When you shop online, vendors usually give you a bunch of different ways to sort your options. Take Amazon:
One popular sorting option – especially for customers with low income – is “Price: Low to High.” You’ve probably used it yourself many times.
This doesn’t mean, of course, that people who use this option automatically buy the very cheapest item. Everyone knows that the cheapest tends to be low-quality. But starting with the cheapest options is still a great rule of thumb. If the cheapest option has stellar reviews, you can just buy the cheapest. If the cheapest has less-than-stellar reviews, you can scroll down the page to quickly discover how much extra you have to pay to get the quality you want.
So what? Well, imagine that the next time you click on the “Price: Low to High” option, a do-gooder pops up on your screen and starts the following dialog:
Do-Gooder: Sorry, Sorting by Price: Low to High has just been banned. You’re going to have to sort your options some other way.
You: Banned? Why?
Do-Gooder: People who use this option tend to buy sub-standard products. We need to protect them.
You: You aren’t “protecting” anyone. You’re just making it harder for people to find attractive deals.
Do-Gooder: These deals may seem attractive, but they’re not. You buy cheap, you get cheap.
You: But everyone already knows this! People buy the cheap stuff because they value their money more than higher quality.
Do-Gooder: Aha, so you’re one of those dogmatic market fundamentalists. <sarcasm>Let everyone buy whatever they want, and let competition take care of them.</sarcasm> Give me a break.
You: It’s not “dogmatic market fundamentalism.” It’s common sense. Sometimes extra quality isn’t worth it. And sometimes the cheap options are actually high-quality.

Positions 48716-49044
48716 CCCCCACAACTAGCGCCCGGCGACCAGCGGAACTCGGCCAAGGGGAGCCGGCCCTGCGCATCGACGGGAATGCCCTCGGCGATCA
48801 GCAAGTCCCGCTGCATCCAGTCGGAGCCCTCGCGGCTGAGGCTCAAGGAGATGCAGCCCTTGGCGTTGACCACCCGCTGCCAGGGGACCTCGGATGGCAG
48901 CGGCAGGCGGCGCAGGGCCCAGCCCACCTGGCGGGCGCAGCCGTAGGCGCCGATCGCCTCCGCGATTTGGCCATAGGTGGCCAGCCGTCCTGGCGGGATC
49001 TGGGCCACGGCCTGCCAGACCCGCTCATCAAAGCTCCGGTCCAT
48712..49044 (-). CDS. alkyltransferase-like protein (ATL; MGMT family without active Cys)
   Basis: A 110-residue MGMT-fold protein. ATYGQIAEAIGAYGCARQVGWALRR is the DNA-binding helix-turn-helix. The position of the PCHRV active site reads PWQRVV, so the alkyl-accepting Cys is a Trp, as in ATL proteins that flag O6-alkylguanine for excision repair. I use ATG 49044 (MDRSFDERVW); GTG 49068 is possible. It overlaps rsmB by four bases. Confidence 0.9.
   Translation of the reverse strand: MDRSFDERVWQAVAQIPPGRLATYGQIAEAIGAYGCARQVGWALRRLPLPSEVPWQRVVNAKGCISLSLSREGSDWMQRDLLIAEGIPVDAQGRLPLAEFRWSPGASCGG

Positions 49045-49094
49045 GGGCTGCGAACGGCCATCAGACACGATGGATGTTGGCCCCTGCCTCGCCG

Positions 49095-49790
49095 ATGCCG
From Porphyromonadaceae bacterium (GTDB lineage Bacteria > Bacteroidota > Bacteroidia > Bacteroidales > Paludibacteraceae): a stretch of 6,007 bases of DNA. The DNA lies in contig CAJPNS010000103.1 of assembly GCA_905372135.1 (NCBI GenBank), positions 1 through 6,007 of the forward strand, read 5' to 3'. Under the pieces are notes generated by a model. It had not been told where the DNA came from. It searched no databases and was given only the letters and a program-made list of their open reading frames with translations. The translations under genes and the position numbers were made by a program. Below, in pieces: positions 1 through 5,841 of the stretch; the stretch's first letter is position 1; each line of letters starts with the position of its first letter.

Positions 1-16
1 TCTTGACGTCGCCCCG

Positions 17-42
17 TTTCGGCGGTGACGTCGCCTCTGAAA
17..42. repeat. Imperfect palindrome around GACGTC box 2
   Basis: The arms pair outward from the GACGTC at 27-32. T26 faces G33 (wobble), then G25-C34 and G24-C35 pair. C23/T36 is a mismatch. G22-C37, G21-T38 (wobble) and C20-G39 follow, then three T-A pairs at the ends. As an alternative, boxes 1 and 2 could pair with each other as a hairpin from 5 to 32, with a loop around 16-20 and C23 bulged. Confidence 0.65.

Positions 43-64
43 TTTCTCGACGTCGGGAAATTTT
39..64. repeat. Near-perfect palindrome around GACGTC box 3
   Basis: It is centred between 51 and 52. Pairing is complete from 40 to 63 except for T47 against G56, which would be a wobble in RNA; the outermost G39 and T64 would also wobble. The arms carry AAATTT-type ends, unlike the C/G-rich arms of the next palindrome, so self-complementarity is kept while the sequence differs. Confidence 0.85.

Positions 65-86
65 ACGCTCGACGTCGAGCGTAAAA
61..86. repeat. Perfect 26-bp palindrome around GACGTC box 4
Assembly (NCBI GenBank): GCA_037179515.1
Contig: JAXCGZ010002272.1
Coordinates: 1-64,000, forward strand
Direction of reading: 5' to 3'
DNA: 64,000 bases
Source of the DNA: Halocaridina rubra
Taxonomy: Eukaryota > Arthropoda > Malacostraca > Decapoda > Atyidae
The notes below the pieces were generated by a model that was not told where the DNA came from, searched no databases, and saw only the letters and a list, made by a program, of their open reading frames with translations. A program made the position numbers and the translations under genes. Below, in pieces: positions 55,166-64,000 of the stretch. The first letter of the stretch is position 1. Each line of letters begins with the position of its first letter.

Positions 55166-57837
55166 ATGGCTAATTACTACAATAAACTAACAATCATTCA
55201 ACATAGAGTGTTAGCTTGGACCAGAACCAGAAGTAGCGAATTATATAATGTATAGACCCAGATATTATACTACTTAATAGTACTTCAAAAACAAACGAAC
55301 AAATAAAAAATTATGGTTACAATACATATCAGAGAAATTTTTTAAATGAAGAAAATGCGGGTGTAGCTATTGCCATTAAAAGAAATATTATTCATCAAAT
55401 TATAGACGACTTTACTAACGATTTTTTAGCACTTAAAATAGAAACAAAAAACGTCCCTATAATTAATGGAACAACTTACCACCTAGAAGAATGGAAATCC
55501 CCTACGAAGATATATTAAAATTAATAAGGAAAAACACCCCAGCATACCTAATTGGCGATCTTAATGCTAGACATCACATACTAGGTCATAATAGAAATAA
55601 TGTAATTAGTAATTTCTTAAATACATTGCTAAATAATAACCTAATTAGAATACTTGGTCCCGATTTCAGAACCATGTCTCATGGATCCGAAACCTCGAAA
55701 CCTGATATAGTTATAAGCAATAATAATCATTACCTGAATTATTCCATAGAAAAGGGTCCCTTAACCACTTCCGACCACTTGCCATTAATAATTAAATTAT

Do-Gooder: Yes, sometimes the cheap options are fine. But sometimes they aren’t. What do you propose to do about it?
You: Well, I personally won’t do anything about it. But the market uses reputation to protect people. Vendors who sell junk get bad reviews – and bad reviews hurt sales.
Do-Gooder: But what about people who don’t read reviews?
You: Sooner or later, they’ll get burned. Then maybe they’ll start reading reviews before they buy.
Do-Gooder: <sarcasm>Very compassionate.</sarcasm>
You: Why should everyone have to suffer to protect a few irresponsible people?
Do-Gooder: Well, in that case, why don’t we just get rid of occupational licensing? If reputation works so well, why license plumbers or electricians? Or doctors for that matter?!
You: Well, we don’t want people to hire bad plumbers, electricians, or doctors.
Do-Gooder: Gee, now you sound like me. Whatever happened to “You aren’t ‘protecting’ anyone. You’re just making it harder for people to find attractive deals”?
You: The unlicensed deals may seem attractive, but they’re not. You buy cheap, you get cheap.
Do-Gooder: Deja vu! Whatever happened to, “But everyone already knows this! People buy the cheap stuff because they value their money more than higher quality.”?
You: I see where this is going, and I don’t like it. This conversation is over. [Click. Browser window closes.]
HT: Inspired by Dan Klein’s excellent lecture on occupational licensing.
This article was originally featured at Econlib.org and is republished with permission.